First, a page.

On Friday, State Senator Steven Bradford (D-CA, Gardena) reintroduced a bill to the California State Legislature that would pave the way for the City of Manhattan Beach to return ownership of coveted oceanside property to the descendants of its former owners, Willa and Charles Bruce.
According to the Los Angeles Times, the Bruces originally purchased the land in 1912 and ran a cafe, dance hall and lodge on the oceanfront lots to provide resort space and activities to African Americans, and the area started being called “Bruce’s Beach.”
To quote the LA Times:
But white neighbors resented the resort’s popularity. Tires were slashed. The Ku Klux Klan purportedly set fire to a mattress under the main deck and torched a Black-owned home nearby.
When harassment failed to drive the Bruce’s Beach community out of town, city officials in 1924 condemned the neighborhood and seized more than two dozen properties through eminent domain. The reason, they said, was an urgent need for a public park.
The Bruces sought $70,000 for their two beachfront properties and $50,000 in damages. They received $14,500.
For decades, the properties sat empty. The Bruce parcels were transferred to the state in 1948, then to the county in 1995. A county lifeguard center occupies the land today. As for the remaining lots, city officials eventually turned them into a park, worried that family members might sue to regain their land unless it was used for the purpose for which it had been originally taken.
Though a plaque designating the and renaming the park area as “Bruce’s Beach” was erected in 2007, this symbolic acknowledgment ]did not address the underlying issues of injustice and racism at the core of why “eminent domain” was invoked by the local government to strip the Bruce’s of their property.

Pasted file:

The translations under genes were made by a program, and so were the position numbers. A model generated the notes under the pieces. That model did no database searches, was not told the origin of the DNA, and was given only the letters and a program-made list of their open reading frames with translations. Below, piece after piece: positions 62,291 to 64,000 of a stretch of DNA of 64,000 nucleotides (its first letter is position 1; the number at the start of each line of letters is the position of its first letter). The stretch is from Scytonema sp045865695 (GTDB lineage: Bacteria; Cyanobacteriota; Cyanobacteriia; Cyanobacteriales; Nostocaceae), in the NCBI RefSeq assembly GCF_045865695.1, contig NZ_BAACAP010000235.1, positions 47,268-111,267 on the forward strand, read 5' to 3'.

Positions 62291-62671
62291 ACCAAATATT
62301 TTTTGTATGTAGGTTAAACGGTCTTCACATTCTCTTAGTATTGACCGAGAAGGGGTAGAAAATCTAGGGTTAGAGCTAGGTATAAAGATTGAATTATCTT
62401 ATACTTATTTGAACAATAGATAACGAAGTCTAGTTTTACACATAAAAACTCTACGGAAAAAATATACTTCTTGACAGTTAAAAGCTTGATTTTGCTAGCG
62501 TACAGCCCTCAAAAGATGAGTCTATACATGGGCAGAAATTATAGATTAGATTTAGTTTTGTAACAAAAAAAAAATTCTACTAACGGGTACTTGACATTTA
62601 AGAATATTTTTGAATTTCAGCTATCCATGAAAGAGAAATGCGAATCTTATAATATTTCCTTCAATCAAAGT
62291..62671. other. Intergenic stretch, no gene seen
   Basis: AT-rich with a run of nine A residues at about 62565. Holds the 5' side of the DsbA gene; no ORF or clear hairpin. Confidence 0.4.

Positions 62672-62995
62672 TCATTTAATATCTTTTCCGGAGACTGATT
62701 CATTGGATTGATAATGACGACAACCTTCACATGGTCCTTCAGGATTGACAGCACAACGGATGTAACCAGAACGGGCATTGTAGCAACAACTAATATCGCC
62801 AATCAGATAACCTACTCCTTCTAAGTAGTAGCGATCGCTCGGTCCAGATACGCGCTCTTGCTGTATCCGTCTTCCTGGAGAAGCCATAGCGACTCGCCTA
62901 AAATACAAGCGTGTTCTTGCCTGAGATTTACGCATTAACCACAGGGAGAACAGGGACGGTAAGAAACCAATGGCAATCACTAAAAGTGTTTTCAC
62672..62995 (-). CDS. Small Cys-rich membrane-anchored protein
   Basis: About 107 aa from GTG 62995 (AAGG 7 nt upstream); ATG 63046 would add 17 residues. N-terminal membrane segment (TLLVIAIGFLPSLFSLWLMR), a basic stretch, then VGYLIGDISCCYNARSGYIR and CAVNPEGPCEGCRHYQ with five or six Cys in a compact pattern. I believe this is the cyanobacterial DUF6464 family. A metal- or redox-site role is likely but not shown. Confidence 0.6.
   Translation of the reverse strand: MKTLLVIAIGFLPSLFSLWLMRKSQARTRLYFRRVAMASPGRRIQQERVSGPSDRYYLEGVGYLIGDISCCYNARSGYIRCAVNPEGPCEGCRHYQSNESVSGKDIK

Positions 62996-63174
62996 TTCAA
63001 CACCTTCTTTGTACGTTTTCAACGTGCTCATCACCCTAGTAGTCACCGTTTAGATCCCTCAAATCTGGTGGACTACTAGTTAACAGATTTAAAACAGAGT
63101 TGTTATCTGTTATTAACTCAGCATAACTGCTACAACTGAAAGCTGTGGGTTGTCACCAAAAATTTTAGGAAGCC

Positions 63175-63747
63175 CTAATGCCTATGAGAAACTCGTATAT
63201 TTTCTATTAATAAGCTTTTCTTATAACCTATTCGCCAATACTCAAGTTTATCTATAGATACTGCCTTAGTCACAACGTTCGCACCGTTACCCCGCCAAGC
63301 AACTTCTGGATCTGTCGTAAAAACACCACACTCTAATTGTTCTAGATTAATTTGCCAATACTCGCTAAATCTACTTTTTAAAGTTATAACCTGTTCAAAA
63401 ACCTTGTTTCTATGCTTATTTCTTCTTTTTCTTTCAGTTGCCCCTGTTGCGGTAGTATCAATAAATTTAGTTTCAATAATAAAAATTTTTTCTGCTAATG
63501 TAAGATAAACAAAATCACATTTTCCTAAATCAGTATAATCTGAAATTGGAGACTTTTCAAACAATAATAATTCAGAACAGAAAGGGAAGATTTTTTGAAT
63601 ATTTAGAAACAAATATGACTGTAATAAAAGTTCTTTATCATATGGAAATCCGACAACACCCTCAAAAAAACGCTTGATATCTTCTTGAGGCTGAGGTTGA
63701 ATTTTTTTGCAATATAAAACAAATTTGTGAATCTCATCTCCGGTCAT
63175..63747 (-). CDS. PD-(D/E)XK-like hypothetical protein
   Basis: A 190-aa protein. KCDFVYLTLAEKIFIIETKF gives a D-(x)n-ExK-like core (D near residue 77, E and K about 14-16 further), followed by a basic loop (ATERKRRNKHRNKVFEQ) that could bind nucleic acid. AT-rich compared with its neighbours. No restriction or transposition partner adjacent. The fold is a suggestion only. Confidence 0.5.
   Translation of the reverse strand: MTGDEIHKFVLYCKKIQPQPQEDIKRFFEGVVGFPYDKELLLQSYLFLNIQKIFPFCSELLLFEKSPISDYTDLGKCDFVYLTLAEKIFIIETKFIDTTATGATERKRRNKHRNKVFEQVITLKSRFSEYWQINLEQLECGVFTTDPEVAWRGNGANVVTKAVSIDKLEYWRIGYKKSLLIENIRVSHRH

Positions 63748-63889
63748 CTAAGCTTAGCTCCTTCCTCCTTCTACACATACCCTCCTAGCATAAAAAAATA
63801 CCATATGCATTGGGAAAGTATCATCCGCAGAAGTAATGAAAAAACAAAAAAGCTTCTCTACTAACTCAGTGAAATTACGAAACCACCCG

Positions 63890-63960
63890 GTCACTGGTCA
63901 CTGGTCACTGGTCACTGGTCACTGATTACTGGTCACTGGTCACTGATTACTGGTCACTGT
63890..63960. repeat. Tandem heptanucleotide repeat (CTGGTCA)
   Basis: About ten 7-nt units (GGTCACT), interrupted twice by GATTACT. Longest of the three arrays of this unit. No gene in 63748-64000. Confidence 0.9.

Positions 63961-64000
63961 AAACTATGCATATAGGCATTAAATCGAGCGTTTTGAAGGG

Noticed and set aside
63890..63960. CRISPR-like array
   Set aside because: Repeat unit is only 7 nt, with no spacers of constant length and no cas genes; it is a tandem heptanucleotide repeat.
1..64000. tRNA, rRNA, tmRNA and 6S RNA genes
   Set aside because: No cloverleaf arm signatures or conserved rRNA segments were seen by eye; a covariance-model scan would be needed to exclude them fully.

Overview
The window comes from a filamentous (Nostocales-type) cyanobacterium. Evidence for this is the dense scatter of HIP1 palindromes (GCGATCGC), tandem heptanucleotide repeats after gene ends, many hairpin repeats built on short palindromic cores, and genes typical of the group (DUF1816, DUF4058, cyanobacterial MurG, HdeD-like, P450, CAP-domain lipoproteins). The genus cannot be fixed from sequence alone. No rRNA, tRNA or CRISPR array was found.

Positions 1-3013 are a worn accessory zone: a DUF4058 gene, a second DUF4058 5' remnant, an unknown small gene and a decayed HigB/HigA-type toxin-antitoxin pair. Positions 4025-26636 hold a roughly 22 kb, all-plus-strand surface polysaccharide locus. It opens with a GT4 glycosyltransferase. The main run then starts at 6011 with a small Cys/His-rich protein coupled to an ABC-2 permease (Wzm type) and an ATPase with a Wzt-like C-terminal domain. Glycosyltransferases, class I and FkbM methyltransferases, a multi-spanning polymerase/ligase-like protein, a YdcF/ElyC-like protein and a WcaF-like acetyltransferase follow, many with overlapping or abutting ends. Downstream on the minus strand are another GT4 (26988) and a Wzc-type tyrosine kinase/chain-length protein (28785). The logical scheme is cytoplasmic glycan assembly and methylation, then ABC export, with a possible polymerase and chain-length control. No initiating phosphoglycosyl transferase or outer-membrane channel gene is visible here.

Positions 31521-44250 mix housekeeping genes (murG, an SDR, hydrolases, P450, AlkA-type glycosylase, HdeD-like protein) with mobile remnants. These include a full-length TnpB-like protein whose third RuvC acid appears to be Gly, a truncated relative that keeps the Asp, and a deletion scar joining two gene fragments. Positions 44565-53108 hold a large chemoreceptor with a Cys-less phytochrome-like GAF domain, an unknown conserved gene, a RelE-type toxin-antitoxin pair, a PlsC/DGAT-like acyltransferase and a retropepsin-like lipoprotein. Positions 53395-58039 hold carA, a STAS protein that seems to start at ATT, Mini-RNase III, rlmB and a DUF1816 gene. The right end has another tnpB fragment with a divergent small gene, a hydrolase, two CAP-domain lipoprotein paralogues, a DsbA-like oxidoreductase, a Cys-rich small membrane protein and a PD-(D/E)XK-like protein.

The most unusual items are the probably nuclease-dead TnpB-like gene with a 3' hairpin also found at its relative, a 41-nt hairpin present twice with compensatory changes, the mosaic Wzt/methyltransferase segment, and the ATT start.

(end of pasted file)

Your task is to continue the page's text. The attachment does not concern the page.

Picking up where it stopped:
In recent years there has been a grassroots effort to bring the full history of Bruce’s Beach to light as well as a push towards reparations for the Bruce family.
Los Angeles County Supervisor Janice Hahn, upon hearing the story of what happened to the Bruces‘, joined with other local and state representatives such as Senator Bradford (who is part of CA’s reparations task force) to push for the City of Manhattan Beach to return ownership of the property to the Bruce’s descendants under a plan that would allow the city to lease it from them.
The legislation introduced Friday is a big step towards making the ownership transfer a reality. The bill, if passed, will allow Los Angeles County, which currently runs a lifeguard center on the site, to transfer the property to the Bruce family. State legislation is needed to lift the restriction that the state placed on the property when it transferred the two parcels to L.A. County in 1995.
“We stand here today to introduce a bill that will correct this gross injustice and allow the land to be returned to the Bruce family,” Bradford said Friday. “It is my hope that this legislation will not be the last in a series of actions by the state to address centuries of atrocious actions against Black Americans.”
Bruce’s Beach: Is a plaque enough to address Manhattan Beach’s history, repay Black ancestors’ loss?
LA County moves towards reparations for Bruce’s Beach
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